The crisis has had a major impact on the daily lives of people. Children in the area have been unable to attend school for months. The number of internally displaced people (IDPs) in the north-west and south-west is estimated at 437 513, while registered Cameroonian refugees in Nigeria are believed to number 32 601, of whom 50% are under the age of 18. These figures are conservative, given the fact that many refugees are unregistered.
Economic impact of the crises
The economic cost of the protracted fighting is also increasingly being felt. A study by Groupement Inter-Patronal du Cameroun, a federation of Cameroonian business leaders, shows that the coffee–cocoa sector recorded losses of 56 billion CFA francs (US$96,5 million or 20%) in the 2017–2018 financial year, as south-western Cameroon produces 45% of the country's cocoa. Coffee production in the north-west has also been severely affected, especially since the region accounts for about 70% of the national Arabica production.
The Cameroon Development Corporation, the country's largest private employer, is also affected by the insecurity. The company recorded material losses of more than 1 billion CFA francs and a shortfall of 12 billion CFA francs in the period 2017–2018.
In the end, the Cameroonian government, in prioritising regime security over national security and stability, has caused the so-called anglophone crisis to deepen. The imprisonment of Sisiku Julius Ayuk Tabe, Cameroon’s separatist leader, and his comrades has hampered the possibility of dialogue. Currently, the government claims there is no credible spokesperson in the separatist camp, only bandits and looters.
Besides the Boko Haram threat and the now armed insurgency, the general political climate is gloomy. Maurice Kamto, who was the official runner-up in the October 2018 presidential polls, and 145 other members of his party have been detained in Kondengui prison since January 2019. They are accused of incitement to insurrection and hostility against the state, among other charges, and could face the death penalty.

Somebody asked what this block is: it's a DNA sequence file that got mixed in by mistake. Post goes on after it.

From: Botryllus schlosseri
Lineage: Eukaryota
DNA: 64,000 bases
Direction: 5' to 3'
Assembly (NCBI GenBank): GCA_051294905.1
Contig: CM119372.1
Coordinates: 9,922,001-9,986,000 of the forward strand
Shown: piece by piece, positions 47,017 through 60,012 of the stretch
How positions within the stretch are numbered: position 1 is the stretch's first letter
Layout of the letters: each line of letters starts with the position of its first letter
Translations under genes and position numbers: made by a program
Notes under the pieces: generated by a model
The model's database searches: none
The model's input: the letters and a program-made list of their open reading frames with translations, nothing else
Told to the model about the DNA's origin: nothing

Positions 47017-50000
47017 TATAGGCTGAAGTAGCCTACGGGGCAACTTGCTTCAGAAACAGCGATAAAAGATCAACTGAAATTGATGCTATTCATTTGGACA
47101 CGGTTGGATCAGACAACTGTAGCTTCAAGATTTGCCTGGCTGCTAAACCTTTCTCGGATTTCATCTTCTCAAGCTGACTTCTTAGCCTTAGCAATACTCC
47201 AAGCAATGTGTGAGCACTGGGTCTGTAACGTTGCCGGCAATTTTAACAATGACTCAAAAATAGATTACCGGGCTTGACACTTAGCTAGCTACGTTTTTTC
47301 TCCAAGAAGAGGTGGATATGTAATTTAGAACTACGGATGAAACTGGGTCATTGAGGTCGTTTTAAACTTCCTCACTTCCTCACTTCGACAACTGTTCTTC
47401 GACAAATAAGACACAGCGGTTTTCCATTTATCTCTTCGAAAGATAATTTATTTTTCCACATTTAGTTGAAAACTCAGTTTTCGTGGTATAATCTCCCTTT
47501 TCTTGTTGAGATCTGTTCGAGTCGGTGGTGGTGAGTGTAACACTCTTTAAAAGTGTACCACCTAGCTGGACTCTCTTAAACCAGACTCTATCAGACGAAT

In addition, legislative elections are scheduled for November 2019. All of these issues have obvious implications for national and regional stability.
The PSC should consider Cameroon
Notwithstanding the impact of the above issues on the stability of Cameroon and possibly the region, the country is yet to be discussed at the PSC. Currently, the increasing complexity of these issues warrants that the PSC consider Cameroon as a matter of concern. This is the council’s duty, as it is the primary entity tasked with ensuring ‘early responses to contain crisis situations’ on the continent ‘so as to prevent them from developing into full-blown conflicts’. However, the politics around getting a particular country on the PSC’s agenda have prevented Cameroon from featuring.
There has been a debate about the gap between early warning and early action by the PSC. Cameroon is a good illustration of that. The country is gradually sliding into an instability that is being poorly managed by the government. Often the African Union (AU) or the PSC struggles to determine when to intervene; the question is how bad a situation must get before action is taken. It appears from all indications that the situation in Cameroon is worsening.
At the regional level, ECCAS, the body to which Cameroon belongs, seldom makes pronouncements on its member states’ internal issues. It is therefore the responsibility of the PSC to step in. As the UN High Commissioner for Refugees, Filippo Grandi, remarked in a 2017 address to the United Nations: ‘Neglected local crises gather pace and become transnational with broader implications.’ The situation in Cameroon fits this categorisation and, if left unchecked, might become another crisis in an already unstable region with which the continent will struggle to deal.